The development of Marcon’s campaign bears looking at through this angle. Briefly, in 2016, Macron wished the outgoing President, François Hollande, to stand again. Perhaps heeding Valls’ own judgement that the divisions within the Left, including those inside his own party, were “irreconcilable” he founded his movement En marche! in April that year, as his personal ambition – were it possible – became more assertive, he was obliged to leave the government in the summer.
It is at this point that a programme publicly emerged. Relying on the authority of an economist he has now revived the deregulating, “working with grain of globalisation” “skills and competitiveness” economics of the 1990s centre left. In this vein the central elements of the electoral platform of En marche!, his “contract with France” (Retrouver notre esprit de conquête pour bâtir une france nouvelle) calls to “Libérer le travail et l’esprit d’entreprise” by lowering social charges and doing away with obsolete regulation. His priorities, if in power, are, he has announced to Der Spiegel, (March 17th)
Three major reforms: The labor market must be opened, we need improved vocational training programs and the school system needs to support equal opportunity again.
France must restore its credibility by reforming the labour market and getting serious about its budget.
(and, this precondition fulfilled…)
Much deeper integration within the eurozone.
Just beneath the surface language, which evokes a meld of promoting a “core” Europe (negotiated after a ‘hard Brexit“….) and French patriotic feelings it’s not hard to discover the economic liberalism that Marcel Gauchet has described as fixing the limits of what is politically possible (Comprendre le malheur français 2016). Macron’s core proposals could be said to be an internalisation of the reduction of state action to the needs of economic actors.
This is more than the traditional call to cut red tape. It is for a shake up of labour laws that El Khomri only began. The dream of much of French business, right-wing politicians, and pundits, but some on the PS right is apparently now possible because, Macron believes, we are in “extraordinary times” The wish that France could follow other European countries and make a clean sweep of all the laws and protections that ‘burden’ the land’s labour market, and revive the dream of ‘flexibility’ to meet the global challenge, had found its voice again. Perhaps it is no coincidence that a large section of the programme entitled “a State that Protects” is not devoted to welfare but to giving people a sense of security through the protection of the Police and Security services.
Beyond this constituency is Macron a newly minted saviour for the centre? He declares his movement, “transpartisan”. As Thomas Guénolé, author of the witty, Petit Guide du Mensonge en Politique (A Brief Guide to Political Lies. 2014) points out in Le Monde, his “révolution par le centre” bears comparison with former President Valéry Giscard d’Estaing’s “advanced liberalism” in the 1970s (Le macronisme est un nouveau giscardisme. 16.3.17). They have a shared admiration for the Swedish social model, hard, then as now, to translate in French terms, an identical privileged background, and support for social and economic liberalisation against socialism or, today, ‘collectivism’.
It is difficult to see how this brand of “reformism” will marry welfare, and liberal economics. How “progressive” politics will deal with mass unemployment and the problems of the banlieue that successive modernising French governments of the right and left over last four decades have not resolved remains to be seen. Holding hands across the French social and political divide is unlikely to be the answer.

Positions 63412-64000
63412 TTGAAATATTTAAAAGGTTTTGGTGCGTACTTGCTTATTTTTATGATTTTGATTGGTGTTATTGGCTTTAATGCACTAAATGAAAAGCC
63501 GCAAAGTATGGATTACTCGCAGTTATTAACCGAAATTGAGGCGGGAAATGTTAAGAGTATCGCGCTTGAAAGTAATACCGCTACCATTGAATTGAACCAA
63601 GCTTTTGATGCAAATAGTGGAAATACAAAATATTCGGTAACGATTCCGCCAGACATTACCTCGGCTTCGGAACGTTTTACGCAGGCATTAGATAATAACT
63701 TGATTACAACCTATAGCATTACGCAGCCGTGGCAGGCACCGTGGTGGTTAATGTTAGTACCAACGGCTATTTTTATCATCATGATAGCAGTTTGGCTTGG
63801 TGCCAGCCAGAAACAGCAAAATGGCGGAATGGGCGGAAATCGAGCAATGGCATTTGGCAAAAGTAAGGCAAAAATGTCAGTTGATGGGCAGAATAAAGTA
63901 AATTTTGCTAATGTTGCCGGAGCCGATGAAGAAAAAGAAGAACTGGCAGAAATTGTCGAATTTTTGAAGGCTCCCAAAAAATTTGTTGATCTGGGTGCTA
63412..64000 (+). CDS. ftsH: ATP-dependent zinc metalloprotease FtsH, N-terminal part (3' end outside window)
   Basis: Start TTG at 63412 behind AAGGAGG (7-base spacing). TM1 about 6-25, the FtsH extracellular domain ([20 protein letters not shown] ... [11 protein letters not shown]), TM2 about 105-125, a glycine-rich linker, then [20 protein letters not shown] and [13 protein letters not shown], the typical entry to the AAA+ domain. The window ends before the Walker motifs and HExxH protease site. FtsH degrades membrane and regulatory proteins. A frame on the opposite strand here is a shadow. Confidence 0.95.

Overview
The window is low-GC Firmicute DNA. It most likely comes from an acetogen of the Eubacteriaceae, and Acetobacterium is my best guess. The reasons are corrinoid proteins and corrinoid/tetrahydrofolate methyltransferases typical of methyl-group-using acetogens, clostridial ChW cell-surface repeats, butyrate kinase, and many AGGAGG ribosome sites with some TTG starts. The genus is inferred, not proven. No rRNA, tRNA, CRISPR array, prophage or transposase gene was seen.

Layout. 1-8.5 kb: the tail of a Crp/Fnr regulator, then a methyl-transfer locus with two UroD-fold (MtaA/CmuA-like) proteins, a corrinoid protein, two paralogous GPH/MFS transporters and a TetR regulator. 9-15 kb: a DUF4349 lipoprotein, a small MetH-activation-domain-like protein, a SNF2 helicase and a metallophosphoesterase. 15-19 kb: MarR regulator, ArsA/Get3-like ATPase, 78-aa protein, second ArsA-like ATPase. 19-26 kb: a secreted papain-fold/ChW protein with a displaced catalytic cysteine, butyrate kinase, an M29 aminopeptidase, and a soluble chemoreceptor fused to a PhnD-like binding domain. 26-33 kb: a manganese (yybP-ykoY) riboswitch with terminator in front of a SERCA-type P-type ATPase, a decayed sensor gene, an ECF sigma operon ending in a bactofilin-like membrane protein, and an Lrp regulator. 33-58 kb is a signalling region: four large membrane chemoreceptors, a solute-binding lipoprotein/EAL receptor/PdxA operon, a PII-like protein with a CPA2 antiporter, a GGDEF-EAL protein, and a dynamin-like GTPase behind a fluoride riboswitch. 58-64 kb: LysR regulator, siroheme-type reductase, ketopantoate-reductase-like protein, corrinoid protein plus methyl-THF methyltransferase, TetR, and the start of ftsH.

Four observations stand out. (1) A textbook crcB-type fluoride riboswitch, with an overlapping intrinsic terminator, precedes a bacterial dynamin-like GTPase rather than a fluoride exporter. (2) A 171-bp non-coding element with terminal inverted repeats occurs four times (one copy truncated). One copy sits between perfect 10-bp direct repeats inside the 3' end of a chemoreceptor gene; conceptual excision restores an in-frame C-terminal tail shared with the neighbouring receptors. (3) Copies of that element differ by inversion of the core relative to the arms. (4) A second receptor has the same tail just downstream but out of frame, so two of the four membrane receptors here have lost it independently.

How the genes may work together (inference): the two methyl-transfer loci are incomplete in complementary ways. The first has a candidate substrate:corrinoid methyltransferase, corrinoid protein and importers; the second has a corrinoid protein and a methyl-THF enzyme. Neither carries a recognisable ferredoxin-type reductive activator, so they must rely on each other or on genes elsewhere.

All Have Won, All Must Have Prizes!
The telegenic Macron would no doubt wish to begin the Presidency, transcending “party lines”, by announcing, “The Race is over! Everybody has won and all must have prizes! But who will award the trophies? What other forces will there be to do the job in the National Assembly, whose election takes place immediately afterwards and which forms the basis of a President’s Cabinet?
The scramble to secure government posts and positions on Macron’s hypothetical list of candidates for the Legislative elections, is accompanied by the refusal of former Socialist Prime Minister Manuel Valls (despite his own record of less than easy relations with the leader of En marche!) to back his own party’s candidate Benoît Hamon.
Longer-standing political facts intervene at this point. While this hastily formed ‘trans-party’ may well get some candidates elected it is unlikely to win a majority in Parliament. As Guénolé points out, in order to establish his power properly Giscard had made a choice to ally with the right, the Gaullist party. Macron, while enjoying the backing of well-known individuals and small groups like the present incarnation of Giscardianism headed by François Bayrou and his MoDems, has yet to choose between an alliance with the real players: Les Républicans (LR) or the Parti Socialiste.
Either choice carries risks. The former agreement could end like that of the British Liberal Democrats and the Conservatives, alienating liberal opinion. The latter would run up against the left, including not just the Hamon wing of the Socialists but those further to his left.
We might ask if, and it remains an if, Macron becomes President, if the results of his programme, which subordinate politics to the economy, would really mean in the words of his programme, that everybody would be have more control over their own destiny and that people would be able to live better together (‘chacun maîtrise davantage son destin et que nous vivions tous mieux ensemble‘) Standing against this possible future two left candidates, Hamon and Jean-Luc Mélenchon, both in their different ways, offer to put economics in the service of politics. But that needs a further analysis…..